SUQUAMISH — The Suquamish Museum has installed a new exhibit, "From Treaty To Table: Photographs by Rika Manabe."
The exhibit is comprised of 20 captivating black-and-white images that tell the story of a Suquamish Tribe family’s connection to the water through commercial fishing and hatchery conservation. The photographic essay, created from images captured by Manabe in 2000 and 2001, illustrates the importance of fishing for economic survival and the cultural identity of Coast Salish people.
A reception for the new exhibit with Manabe is scheduled at 1 p.m. Feb. 9 at the Suquamish Museum. The event is free with museum admission and open to the public.
"From Treaty To Table" was crafted by Manabe and Suquamish Museum archivist Lydia Sigo, who researched and wrote the stories that accompany each photograph. It is on display in the rotating exhibit hall — next to the permanent installation "Ancient Shores, Changing Tides" — through April.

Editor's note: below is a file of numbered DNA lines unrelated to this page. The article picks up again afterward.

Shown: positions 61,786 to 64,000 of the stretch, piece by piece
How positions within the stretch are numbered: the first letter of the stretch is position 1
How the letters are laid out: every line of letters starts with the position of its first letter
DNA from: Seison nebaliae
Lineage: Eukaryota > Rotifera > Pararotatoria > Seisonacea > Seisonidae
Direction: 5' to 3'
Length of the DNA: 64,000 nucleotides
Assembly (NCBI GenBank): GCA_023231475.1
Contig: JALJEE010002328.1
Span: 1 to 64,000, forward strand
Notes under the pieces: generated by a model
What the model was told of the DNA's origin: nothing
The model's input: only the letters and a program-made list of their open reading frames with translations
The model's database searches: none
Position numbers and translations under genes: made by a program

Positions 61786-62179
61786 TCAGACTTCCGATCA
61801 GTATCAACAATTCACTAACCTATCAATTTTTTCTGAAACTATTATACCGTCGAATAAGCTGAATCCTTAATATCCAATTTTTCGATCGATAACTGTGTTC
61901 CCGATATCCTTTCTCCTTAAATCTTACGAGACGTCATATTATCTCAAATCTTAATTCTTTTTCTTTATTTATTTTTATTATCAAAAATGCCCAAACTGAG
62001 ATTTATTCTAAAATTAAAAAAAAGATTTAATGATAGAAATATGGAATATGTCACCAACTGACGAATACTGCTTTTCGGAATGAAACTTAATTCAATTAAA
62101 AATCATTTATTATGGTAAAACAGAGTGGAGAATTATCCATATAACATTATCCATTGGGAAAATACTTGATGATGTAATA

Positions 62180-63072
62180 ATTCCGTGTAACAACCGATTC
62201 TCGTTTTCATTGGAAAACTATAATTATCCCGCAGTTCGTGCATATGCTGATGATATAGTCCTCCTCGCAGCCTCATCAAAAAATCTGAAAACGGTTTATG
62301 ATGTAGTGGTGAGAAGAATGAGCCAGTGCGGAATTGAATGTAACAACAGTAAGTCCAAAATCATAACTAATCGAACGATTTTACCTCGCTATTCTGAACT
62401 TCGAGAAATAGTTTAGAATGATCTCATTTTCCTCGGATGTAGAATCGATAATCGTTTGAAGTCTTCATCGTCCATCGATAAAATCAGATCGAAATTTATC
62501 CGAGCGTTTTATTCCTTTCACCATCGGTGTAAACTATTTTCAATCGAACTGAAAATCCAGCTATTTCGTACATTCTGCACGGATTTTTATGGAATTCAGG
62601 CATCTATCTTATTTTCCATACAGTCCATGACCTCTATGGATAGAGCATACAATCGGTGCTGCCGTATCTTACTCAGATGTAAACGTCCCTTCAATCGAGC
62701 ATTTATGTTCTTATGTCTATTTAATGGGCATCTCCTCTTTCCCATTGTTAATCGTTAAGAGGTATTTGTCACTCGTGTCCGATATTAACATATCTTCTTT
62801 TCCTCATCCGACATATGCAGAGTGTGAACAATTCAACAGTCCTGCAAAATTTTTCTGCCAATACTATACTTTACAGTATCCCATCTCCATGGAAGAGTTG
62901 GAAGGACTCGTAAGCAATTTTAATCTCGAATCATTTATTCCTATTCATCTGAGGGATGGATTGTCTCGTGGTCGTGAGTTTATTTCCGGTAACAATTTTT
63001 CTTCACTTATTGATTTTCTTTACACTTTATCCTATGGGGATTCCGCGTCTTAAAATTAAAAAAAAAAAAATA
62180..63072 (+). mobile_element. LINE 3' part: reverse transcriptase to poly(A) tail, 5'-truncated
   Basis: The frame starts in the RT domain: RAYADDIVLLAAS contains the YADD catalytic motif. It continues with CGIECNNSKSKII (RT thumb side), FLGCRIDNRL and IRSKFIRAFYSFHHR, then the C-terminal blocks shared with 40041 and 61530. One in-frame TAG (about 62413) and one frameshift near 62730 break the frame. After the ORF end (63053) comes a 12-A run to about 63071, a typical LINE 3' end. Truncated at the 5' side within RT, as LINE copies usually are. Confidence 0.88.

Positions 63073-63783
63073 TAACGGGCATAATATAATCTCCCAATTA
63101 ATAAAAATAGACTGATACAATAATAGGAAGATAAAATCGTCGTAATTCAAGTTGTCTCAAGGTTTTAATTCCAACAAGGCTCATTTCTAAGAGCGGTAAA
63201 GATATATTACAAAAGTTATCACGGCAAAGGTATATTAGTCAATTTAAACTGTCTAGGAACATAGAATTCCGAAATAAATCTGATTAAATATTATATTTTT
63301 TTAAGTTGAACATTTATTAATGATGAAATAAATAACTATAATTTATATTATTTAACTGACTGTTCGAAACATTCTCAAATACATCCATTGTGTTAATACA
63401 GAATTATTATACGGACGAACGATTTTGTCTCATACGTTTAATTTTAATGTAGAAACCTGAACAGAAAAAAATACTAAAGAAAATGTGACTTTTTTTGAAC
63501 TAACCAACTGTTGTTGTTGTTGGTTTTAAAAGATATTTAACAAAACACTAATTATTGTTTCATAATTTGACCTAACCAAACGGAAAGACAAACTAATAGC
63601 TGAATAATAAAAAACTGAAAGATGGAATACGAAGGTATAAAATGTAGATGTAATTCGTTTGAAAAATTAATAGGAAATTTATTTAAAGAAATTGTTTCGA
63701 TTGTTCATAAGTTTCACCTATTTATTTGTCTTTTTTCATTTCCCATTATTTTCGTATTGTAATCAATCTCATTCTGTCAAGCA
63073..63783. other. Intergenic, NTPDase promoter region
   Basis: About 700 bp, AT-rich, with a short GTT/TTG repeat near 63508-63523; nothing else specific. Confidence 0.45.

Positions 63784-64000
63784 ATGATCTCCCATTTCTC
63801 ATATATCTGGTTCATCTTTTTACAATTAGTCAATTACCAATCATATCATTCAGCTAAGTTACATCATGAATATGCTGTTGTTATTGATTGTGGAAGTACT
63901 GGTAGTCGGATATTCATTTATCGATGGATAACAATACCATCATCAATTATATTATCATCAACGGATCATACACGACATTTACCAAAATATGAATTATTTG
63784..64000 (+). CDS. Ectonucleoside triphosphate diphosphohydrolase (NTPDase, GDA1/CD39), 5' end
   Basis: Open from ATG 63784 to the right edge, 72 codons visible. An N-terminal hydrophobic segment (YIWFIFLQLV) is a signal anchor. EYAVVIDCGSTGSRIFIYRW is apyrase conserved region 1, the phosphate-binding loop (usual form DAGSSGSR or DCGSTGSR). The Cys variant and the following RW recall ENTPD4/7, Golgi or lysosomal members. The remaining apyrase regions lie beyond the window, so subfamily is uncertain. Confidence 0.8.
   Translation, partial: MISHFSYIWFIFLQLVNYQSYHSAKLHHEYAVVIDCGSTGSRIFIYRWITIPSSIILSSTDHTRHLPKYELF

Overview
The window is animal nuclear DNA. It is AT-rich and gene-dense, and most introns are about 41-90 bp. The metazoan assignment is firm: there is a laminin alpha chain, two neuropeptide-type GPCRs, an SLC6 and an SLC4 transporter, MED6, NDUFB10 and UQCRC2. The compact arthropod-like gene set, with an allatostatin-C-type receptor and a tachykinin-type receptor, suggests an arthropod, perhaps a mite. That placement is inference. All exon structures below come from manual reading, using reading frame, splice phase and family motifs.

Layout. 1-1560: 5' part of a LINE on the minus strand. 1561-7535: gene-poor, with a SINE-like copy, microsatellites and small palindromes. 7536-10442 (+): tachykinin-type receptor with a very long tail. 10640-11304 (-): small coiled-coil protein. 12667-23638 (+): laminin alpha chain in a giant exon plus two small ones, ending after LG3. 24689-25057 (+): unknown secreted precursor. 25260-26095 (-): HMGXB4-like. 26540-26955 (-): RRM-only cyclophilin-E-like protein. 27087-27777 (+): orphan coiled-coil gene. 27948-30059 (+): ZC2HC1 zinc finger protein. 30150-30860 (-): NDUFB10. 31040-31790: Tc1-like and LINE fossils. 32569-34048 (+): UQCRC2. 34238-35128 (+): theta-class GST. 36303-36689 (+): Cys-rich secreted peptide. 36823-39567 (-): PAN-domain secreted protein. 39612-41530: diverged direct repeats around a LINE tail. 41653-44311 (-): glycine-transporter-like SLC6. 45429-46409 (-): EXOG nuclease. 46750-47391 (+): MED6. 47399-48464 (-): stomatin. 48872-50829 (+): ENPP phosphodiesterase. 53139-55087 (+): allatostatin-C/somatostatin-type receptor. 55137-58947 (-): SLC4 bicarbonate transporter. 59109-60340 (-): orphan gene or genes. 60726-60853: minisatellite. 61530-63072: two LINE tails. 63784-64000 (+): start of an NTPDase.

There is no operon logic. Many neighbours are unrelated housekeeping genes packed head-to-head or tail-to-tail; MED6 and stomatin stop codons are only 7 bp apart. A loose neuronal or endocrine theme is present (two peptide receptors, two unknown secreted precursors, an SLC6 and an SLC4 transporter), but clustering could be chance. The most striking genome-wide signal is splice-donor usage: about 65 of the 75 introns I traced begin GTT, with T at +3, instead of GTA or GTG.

About Rika Manabe
Manabe is a freelance photographer based in Seattle. She started her career as a photographer after graduation from San Jose State University with a master's degree in photojournalism and mass communications in 2001. She specializes in photographing any humanity related matters with documentary approach in editorial, commercial and personal.
About Suquamish Museum
The Suquamish Museum is located in the heart of Suquamish Village, on the Port Madison Indian Reservation. The new Suquamish Museum, which opened in September 2012, includes the "Ancient Shores, Changing Tides" permanent exhibit depicting the history and culture of the Suquamish, a rotating secondary exhibition hall, classroom facilities and the Leota Anthony Museum Store.